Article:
Dysport is an injectable form of botulinum toxin type A (BoNT-A), which is isolated and purified from Clostridium bacteria producing BoNT-A.1 It is supplied as a lyophilized powder.1 Dysport has approved indications in the United States for the treatment of adults with cervical dystonia (CD) and for the treatment of spasticity in adult patients.1 Dysport is also the first FDA-approved botulinum toxin for the treatment of both upper and lower limb spasticity in children two years of age or older.1
Dysport® (abobotulinumtoxinA) for injection is indicated for the treatment of:
- Spasticity in patients 2 years of age and older
- Cervical dystonia in adults
About Ipsen in North America
Ipsen (Euronext: IPN; ADR: IPSEY) is a global biopharmaceutical company focused on innovation and specialty care. The company develops and commercializes innovative medicines in three key therapeutic areas –Oncology, Neuroscience and Rare Diseases. At Ipsen, we focus our resources, investments and energy on discovering, developing and commercializing new therapeutic options to provide hope for patients whose lives are challenged by difficult-to-treat diseases. Ipsen’s North American operations are located in Cambridge, Massachusetts, one of the company’s three global hubs. Based in the heart of Kendall Square, our fully integrated biopharmaceutical business includes Commercial, Research & Development, Manufacturing, and Global External Innovation and Partnering. Combined with our Canadian headquarters in Mississauga, Ontario, and other locations, Ipsen employs approximately 600 people in North America. For more information please visit www.ipsenus.com or www.ipsen.ca. Connect with us on Twitter and LinkedIn.
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- 1 Dysport (abobotulinumtoxinA) [Prescribing Information]. Cambridge, MA: Ipsen Biopharmaceuticals, Inc; July 2020.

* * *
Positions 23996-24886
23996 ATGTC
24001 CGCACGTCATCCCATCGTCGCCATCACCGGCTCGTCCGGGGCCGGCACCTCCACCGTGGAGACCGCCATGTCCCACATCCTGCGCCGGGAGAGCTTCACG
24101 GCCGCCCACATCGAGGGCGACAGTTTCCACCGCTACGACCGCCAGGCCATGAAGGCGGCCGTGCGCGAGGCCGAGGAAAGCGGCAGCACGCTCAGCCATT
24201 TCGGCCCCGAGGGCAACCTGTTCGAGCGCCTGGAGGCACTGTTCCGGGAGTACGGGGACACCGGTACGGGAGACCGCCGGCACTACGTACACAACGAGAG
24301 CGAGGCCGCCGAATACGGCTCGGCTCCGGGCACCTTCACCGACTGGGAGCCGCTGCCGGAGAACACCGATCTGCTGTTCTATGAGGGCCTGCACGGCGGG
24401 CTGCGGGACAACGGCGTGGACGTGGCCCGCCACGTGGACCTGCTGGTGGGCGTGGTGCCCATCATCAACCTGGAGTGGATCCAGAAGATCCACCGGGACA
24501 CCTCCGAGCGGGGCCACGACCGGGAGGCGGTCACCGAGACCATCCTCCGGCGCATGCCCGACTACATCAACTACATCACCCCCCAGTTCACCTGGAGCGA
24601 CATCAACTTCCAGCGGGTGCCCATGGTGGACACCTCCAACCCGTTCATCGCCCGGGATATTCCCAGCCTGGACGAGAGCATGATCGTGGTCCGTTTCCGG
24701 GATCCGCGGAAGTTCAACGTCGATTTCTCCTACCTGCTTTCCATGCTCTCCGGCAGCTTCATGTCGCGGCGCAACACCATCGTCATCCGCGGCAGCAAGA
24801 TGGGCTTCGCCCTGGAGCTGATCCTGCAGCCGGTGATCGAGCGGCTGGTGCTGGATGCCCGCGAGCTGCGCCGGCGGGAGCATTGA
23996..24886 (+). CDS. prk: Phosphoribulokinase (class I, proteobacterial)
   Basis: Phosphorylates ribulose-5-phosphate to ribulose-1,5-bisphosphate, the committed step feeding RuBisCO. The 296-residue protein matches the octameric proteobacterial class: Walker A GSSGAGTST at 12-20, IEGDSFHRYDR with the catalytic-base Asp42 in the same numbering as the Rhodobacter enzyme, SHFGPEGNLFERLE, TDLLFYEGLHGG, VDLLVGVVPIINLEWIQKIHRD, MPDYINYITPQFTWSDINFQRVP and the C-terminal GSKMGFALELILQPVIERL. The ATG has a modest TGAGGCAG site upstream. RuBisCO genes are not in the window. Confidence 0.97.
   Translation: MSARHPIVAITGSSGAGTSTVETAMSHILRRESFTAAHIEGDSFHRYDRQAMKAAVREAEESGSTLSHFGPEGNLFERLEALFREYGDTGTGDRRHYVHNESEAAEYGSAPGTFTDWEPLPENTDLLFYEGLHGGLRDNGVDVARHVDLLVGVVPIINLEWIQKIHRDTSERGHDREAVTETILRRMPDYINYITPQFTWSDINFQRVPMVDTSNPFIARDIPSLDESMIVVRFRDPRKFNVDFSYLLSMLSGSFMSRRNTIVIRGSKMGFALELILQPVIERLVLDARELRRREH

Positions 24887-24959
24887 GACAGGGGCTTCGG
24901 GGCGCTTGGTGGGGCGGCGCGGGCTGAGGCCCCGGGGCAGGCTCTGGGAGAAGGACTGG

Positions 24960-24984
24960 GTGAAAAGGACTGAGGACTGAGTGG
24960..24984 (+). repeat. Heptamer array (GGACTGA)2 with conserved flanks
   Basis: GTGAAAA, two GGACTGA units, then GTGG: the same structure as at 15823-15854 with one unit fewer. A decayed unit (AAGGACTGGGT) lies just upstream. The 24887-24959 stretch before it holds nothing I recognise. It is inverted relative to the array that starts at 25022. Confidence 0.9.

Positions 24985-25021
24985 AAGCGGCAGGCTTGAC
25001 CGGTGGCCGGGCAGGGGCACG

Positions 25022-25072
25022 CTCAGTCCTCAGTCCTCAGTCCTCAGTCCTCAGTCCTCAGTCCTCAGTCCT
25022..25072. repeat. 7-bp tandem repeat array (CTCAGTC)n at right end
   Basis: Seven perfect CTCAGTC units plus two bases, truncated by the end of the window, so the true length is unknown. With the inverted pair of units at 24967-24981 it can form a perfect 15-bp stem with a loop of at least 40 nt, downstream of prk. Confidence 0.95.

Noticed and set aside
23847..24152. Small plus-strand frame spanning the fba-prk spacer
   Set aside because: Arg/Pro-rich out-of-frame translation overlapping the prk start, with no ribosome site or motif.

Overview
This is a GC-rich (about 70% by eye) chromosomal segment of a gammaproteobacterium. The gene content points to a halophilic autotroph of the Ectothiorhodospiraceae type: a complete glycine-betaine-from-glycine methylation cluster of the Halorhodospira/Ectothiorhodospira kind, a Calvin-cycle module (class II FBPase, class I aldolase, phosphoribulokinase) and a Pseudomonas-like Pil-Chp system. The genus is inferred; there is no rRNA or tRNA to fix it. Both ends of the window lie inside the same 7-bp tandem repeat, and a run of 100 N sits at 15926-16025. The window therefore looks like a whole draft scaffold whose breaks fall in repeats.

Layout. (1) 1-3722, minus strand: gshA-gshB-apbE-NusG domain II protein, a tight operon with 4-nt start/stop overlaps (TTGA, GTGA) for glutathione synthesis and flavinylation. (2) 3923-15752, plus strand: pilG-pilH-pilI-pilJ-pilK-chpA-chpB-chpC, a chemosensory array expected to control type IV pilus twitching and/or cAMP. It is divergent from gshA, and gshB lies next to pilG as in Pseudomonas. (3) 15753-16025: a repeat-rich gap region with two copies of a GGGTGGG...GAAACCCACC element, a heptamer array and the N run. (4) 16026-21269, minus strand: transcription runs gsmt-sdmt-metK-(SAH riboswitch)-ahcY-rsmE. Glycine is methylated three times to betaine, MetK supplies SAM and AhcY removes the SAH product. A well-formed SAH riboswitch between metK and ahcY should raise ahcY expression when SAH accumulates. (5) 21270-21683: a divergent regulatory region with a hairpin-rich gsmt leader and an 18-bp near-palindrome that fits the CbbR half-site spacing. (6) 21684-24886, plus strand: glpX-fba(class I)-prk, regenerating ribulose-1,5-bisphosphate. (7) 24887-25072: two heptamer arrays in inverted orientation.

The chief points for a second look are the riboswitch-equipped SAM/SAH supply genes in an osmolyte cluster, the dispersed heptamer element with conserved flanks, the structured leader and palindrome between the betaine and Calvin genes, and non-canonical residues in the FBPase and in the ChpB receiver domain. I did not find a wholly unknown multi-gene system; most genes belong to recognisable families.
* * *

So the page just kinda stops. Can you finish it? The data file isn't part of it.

2 National Institute of Neurological Disorders and Stroke. Spasticity Information Page. https://www.ninds.nih.gov/Disorders/All-Disorders/Spasticity-Information-Page. Accessed May 12, 2020.
3 American Association of Neurological Surgeons. Spasticity page. http://www.aans.org/Patients/Neurosurgical-Conditions-and-Treatments/Spasticity. Accessed May 12, 2020.
4 Delgado MR, Tilton A, Russman B, et al. (2016). AbobotulinumtoxinA for Equinus Foot Deformity in Cerebral Palsy: A Randomized Controlled Trial. Pediatrics. 2016;137(2);1-9.
Source: Ipsen Biopharmaceuticals
Posted: July 2020
- Ipsen Announces FDA approval of Dysport (abobotulinumtoxinA) for the Treatment of Lower Limb Spasticity in Adults - June 16, 2017
- Ipsen Biopharmaceuticals, Inc. Announces FDA Approval of Dysport (abobotulinumtoxinA) for the Treatment of Lower Limb Spasticity in Pediatric Patients Aged Two and Older - August 1, 2016
- Ipsen Announces FDA Approval of Dysport (abobotulinumtoxinA) for Upper Limb Spasticity - July 17, 2015
- FDA Approves Dysport (abobotulinumtoxinA) for Cervical Dystonia and Glabellar Lines - April 30, 2009
- FDA Issues Complete Response Letter to Ipsen for Dysport Biologics License Application - December 29, 2008
- Ipsen and Medicis Announce Acceptance of Reloxin BLA in Aesthetics by FDA - May 19, 2008
- Ipsen and Medicis Announce Submission of Reloxin BLA in Aesthetics to the FDA - March 17, 2008
- Ipsen: FDA Accepts for Filing a Biologics License Application (BLA) for Dysport in Cervical Dystonia - January 31, 2008
- Ipsen and Medicis Announce Submission of Reloxin in Aesthetics to the FDA - December 6, 2007
- Ipsen Submits a Biologics License Application in Cervical Dystonia to the FDA for Dysport - December 6, 2007